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Plugins debugging and developing
Plugins debugging and developing
Plugins debugging and developing
Plugins debugging and developing
Plugins debugging and developing
Plugins debugging and developing
Plugins debugging and developing
Plugins debugging and developing
Plugins debugging and developing
Plugins debugging and developing
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Plugins debugging and developing

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  • With this header in place, your plugin will be listed on the Plugins admin screen.You will have to click the Activate link for the plugin to actually be enabled.
  • If my_awesome_function() is part of a plugin, this function will be called on every page load.The bad part is the array_map of stripslashes on the $_POST array.This is what happens when I code without caffeine! Anytime the $_POST array is present, each element of that array will be stripped of slashes.Why is this bad? If the $_POST array contained a nested array, that array would be trashed and converted to a string == ‘Array’. Oopse...
  • This only fixes part of the problem.Lets say that your plugin has an admin screen with a simple form. When the user clicks the submit button, you want to take that POST data and save it to the database. You need to make sure that your plugin’s form processor only executes when the $_POST array comes from it’s admin screen.
  • There are a couple of ways to do this. Most admin screens will have a page slug associated with them. For example, if you have a settings screen for your plugin, the URL to it should be something like:
  • Transcript

    • 1. Plugins: Debugging and Developing<br />
    • 2. Plugins are tools to extend the functionality of WordPress.<br />Q: Has anyone here ever developed a WordPress plugin?<br />
    • 3. Are you wishing that WordPress had some new or modified feature?<br />Always check the WordPress Plugin Repository first!<br />No one wants to re-invent the wheel.<br />Chances are that someone else has already created a plugin that would suite your needs.<br />
    • 4. Plugins live in /wp-content/plugins/<br />The plugin header lets WordPress know that this file is a plugin.<br /><?php<br />/*<br />Plugin Name: Vox Importer<br />Plugin URI: http://wordpress.org/extend/plugins/vox-importer/<br />Description: Import posts, comments, tags, and attachments from a Vox.com blog.<br />Author: Automattic, Brian Colinger<br />Author URI: http://automattic.com/<br />Version: 0.6<br />License: GPL v2 - http://www.gnu.org/licenses/old-licenses/gpl-2.0.html<br />*/<br />?><br />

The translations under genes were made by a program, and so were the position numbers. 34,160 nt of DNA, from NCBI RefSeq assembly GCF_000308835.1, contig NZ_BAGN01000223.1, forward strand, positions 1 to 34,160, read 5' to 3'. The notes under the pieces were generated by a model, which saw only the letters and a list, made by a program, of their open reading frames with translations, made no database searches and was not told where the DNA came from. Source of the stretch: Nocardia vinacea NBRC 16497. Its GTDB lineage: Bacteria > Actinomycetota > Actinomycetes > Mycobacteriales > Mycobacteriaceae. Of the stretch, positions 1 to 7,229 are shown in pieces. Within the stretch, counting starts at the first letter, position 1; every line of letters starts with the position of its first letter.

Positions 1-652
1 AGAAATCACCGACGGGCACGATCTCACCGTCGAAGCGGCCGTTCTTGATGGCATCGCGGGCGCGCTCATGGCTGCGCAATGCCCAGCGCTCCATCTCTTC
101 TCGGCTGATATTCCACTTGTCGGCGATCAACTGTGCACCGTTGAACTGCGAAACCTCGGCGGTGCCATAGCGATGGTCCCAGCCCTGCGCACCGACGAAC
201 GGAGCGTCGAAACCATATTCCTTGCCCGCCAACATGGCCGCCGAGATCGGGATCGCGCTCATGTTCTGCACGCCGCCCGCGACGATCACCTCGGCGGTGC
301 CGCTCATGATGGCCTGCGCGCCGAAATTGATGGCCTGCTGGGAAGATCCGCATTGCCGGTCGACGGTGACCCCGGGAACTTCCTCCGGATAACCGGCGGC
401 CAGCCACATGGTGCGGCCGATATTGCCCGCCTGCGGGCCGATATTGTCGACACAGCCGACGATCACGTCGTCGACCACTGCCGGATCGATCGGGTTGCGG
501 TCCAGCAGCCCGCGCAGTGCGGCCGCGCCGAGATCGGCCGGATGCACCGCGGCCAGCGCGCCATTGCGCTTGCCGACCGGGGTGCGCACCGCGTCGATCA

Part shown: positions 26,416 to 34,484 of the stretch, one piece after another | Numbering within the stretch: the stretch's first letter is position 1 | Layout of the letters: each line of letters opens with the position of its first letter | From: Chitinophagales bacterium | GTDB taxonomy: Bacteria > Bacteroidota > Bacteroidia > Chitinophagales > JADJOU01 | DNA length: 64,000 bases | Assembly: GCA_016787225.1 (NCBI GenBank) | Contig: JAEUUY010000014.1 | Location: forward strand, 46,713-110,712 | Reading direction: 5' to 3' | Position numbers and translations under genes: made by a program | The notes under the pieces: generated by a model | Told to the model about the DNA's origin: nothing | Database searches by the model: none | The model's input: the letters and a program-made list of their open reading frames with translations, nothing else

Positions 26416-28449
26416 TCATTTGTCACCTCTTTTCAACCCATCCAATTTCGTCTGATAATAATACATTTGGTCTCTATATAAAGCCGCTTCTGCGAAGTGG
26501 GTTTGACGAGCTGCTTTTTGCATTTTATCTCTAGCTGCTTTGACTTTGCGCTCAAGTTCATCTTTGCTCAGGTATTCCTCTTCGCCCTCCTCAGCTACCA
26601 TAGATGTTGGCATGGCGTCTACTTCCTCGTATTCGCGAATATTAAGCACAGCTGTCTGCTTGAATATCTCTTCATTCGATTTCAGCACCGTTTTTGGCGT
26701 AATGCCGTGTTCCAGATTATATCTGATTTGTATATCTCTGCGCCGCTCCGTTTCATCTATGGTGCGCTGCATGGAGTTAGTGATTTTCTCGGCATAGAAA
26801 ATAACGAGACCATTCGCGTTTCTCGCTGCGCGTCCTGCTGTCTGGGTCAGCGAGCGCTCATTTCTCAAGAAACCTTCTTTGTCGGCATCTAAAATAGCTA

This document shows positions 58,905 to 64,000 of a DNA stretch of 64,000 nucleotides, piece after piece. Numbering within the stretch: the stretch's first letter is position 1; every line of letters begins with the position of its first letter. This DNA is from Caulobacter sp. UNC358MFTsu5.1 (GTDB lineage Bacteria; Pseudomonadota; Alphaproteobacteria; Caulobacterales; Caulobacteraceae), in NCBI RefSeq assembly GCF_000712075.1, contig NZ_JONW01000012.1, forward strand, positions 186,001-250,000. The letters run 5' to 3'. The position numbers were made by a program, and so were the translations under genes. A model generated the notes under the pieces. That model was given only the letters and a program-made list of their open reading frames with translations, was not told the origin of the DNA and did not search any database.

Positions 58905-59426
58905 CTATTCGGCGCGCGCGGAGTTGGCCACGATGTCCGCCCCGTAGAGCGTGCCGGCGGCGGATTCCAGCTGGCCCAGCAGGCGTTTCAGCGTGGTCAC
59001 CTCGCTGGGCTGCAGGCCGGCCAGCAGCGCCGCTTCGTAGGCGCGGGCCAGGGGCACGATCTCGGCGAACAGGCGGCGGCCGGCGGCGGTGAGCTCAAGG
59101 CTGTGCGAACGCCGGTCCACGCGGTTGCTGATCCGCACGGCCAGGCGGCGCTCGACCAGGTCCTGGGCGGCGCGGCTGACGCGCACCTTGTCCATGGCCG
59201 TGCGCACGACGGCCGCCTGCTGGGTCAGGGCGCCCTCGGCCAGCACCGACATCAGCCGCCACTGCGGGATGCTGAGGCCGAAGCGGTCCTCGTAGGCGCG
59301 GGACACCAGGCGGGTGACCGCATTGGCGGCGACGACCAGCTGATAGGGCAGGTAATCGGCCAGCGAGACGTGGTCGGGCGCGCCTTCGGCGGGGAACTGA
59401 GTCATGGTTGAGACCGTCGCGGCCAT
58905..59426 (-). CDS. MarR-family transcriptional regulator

• 5. Potential Gotcha’s<br />(How to break 10 million blogs with one line of code)<br />
    • 6. <?php<br />function my_awesome_function() {<br />$_POST = array_map( 'stripslashes', $_POST );<br />// ...Insert something into the database<br />}<br />my_awesome_function();<br />?><br />What’s wrong with this code?<br />
    • 7. The proper way of doing this is to wrap this line with a conditional statement:<br /> $_POST = array_map( 'stripslashes_deep', $_POST );<br />stripslashes_deep() is a WordPress function that can properly handle multi-dimensional arrays.<br />
    • 8. /wp-admin/options-general.php?page=my-awesome-plugin<br />
    • 9. You could wrap the array_map code in a conditional check to make sure that you only run this code on this page.<br />if ( 'my-awesome-plugin' == $_GET['page'] ) {<br />$_POST = array_map( 'stripslashes_deep', $_POST );<br />}<br />
    • 10. Another way would be to create a nonce field in the submission form and check for it before processing the POST data.<br />Add this to your form:<br /><input name="update_settings" type="hidden"<br />value="<?phpecho wp_create_nonce('update_settings'); ?>" /><br />In your plugin form handler function add this:<br />if ( !wp_verify_nonce( $_POST['update_settings'], 'update_settings' ) )<br />return;<br />Or you could check the referrer:check_admin_referer( $_GET['action'],'update_settings');<br />

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